Kwame Anthony Appiah’s series of Reith Lectures is called ‘Mistaken Identities‘. I really enjoyed listening to the first lecture on ‘Creed‘ and am looking forward to the rest: ‘Country’, ‘Colour’ and ‘Culture’.
In the first lecture, Appiah walked us through the idea that religious practices and doctrines are far more fluid and open to interpretation and change, than the fundamentalists would have us believe. This is a good thing in my view, as it offers hope that illiberal ideas spread under the guise of religion can eventually be abandoned.
But I found myself wondering whether the Internet and digital technology may actually stifle that process. Continue reading “Religious Doctrine and the Internet”
As someone who blogs about freedom of expression I really can’t let the ridiculous burkini controversy in France go by without comment.
Policemen have literally been forcing women to disrobe in public. That is deeply illiberal and wrong.
The arguments for enforcing such a policy do not stand up. Continue reading “Ban the Burkini Ban”
First published on the Huffington Post. After this was published I received some challenging, passionate and extremely useful discussions about it on Facebook. I will add some more thoughts about the video and my article in a separate post.
The Jehovah’s Witnesses are going viral. Social media users have discovered ‘One Man One Woman‘, a short animation about same-sex marriage.
In the clip, a mother tells her daughter, Sophia, that only straight marriage is in Jehovah’s ‘plan’ and that people should abide by those rules if they want to reach paradise. The sequence ends with the little girl revising bible quotes so she can explain to Carrie, her school-friend with two Moms, the true path to paradise. Continue reading “The Homophobic Jehovah’s Witness Video Teaches Us Lessons in Parenting and Pluralism”
The Sun have an alarming – some might say incendiary – headline on its front page today:
1 in 5 Brit Muslims’ sympathy for jihadis
There are two aspects to the report by political editor Tom Newton-Dunn that suggest the figure is unlikely to be accurate. Continue reading “‘1 in 5 Muslims’: How not to do a survey”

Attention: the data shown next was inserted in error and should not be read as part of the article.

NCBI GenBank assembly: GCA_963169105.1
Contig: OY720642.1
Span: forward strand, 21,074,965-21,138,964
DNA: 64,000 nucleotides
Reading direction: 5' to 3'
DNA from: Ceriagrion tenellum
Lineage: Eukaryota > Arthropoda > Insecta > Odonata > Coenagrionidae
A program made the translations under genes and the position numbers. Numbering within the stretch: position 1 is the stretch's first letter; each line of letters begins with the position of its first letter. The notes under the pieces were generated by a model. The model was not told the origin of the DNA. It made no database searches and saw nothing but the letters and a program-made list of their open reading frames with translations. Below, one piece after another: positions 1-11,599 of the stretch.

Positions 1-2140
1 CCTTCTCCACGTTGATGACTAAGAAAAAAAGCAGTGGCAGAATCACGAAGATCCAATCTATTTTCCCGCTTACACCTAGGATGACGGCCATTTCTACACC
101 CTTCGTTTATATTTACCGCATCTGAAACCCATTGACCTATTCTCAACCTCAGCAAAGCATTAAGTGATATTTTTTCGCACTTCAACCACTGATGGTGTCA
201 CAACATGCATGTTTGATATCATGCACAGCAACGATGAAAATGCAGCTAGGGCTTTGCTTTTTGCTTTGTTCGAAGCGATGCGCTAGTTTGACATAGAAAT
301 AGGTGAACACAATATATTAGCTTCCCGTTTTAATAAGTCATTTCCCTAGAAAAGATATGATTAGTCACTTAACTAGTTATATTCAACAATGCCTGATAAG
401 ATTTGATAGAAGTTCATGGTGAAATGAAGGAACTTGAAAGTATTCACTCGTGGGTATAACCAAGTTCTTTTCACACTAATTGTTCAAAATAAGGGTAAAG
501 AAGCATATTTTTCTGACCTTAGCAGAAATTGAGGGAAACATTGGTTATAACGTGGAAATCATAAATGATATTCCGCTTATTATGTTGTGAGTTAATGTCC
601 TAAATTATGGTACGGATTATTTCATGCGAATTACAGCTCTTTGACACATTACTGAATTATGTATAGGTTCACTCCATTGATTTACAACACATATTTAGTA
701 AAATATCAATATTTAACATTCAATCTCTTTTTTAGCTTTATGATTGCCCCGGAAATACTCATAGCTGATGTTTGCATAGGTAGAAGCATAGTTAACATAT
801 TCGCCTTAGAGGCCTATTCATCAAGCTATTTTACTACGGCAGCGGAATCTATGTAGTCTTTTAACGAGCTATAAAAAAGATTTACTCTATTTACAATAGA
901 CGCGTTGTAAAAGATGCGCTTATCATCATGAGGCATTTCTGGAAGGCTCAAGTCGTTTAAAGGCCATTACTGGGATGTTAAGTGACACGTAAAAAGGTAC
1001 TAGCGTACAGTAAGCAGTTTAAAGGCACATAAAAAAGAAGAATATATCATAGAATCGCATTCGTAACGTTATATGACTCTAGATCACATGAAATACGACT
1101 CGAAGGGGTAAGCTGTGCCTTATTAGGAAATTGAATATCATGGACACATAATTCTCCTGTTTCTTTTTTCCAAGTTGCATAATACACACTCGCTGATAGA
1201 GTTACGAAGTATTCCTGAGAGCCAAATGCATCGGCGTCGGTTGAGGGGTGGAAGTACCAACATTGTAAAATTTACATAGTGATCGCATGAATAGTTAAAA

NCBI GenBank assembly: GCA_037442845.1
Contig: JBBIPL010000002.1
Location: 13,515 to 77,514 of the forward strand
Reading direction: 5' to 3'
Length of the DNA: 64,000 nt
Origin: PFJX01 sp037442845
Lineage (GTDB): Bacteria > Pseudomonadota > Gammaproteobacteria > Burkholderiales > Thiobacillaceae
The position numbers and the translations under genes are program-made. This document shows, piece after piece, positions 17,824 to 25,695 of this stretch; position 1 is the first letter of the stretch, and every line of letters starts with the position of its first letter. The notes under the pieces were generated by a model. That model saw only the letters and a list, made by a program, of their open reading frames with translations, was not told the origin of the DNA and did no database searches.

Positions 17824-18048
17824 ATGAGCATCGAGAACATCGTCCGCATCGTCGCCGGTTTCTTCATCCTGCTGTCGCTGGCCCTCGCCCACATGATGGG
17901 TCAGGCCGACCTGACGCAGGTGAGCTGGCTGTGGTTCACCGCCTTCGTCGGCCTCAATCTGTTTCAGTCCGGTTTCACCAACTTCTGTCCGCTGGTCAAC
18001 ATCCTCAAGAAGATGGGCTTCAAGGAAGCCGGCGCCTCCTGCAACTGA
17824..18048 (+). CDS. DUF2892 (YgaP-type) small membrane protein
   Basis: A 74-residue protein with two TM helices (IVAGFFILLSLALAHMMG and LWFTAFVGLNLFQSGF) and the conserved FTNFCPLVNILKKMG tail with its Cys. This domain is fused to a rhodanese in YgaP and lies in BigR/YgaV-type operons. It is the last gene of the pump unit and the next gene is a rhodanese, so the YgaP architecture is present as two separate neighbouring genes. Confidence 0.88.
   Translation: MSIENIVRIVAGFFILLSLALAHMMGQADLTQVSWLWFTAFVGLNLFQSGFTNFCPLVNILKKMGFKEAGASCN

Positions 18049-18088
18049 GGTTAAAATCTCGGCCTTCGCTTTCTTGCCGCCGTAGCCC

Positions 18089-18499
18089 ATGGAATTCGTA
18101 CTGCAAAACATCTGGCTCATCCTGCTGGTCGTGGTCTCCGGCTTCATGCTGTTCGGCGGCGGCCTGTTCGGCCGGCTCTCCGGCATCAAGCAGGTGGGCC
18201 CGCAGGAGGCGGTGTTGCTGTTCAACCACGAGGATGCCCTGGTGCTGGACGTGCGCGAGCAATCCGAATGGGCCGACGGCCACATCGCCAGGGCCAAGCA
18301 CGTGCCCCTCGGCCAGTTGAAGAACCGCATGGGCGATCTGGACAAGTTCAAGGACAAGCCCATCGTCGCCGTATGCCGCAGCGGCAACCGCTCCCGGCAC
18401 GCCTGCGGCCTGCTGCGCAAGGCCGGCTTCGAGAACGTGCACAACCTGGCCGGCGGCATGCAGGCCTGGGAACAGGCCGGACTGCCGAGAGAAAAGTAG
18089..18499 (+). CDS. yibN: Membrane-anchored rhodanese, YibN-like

Since the hideous Paris attacks last week, a point that has been made over and over again is that ISIS (or, Daesh if you want to annoy them) have a strategy of provocation. Their atrocities are designed to ‘sharpen the contradictions‘ by provoking people in Western countries into acts of racism, and provoking Western governments into acts of war. They hope that by sowing division and actually causing human rights abuses against minorities, more Muslims in these countries will become disaffected and radicalised. Journalist Nafeez Mosaddeq Ahmed has a good analysis of the strategy: Continue reading “After Paris, maybe we need to slap ISIS about with Matthew’s Gospel?”
Yesterday, the Prime Minister re-announced that his Government had targeted British citizens with missiles fired from RAF drones. Two men are dead. The Sun and others have cheered the news. Others have expressed grave concern. Continue reading “Why we shouldn’t execute Islamic State militants with air-strikes”
Recent weeks have brought us a couple of examples of improbable and extraordinary forgiveness in the face of brutal racism.
Today, the newspapers carry the story of teacher Vincent Uzomah. Of the 14 year old who stabbed him while shouting racists slurs, Mr Uzomah said this:
As a Christian I have forgiven this boy who has inflicted this trauma and pain on me and my family. Our prayer for him is that he will make use of the opportunities and support that will be provided to him to become a changed person who will make a positive contribution to the society.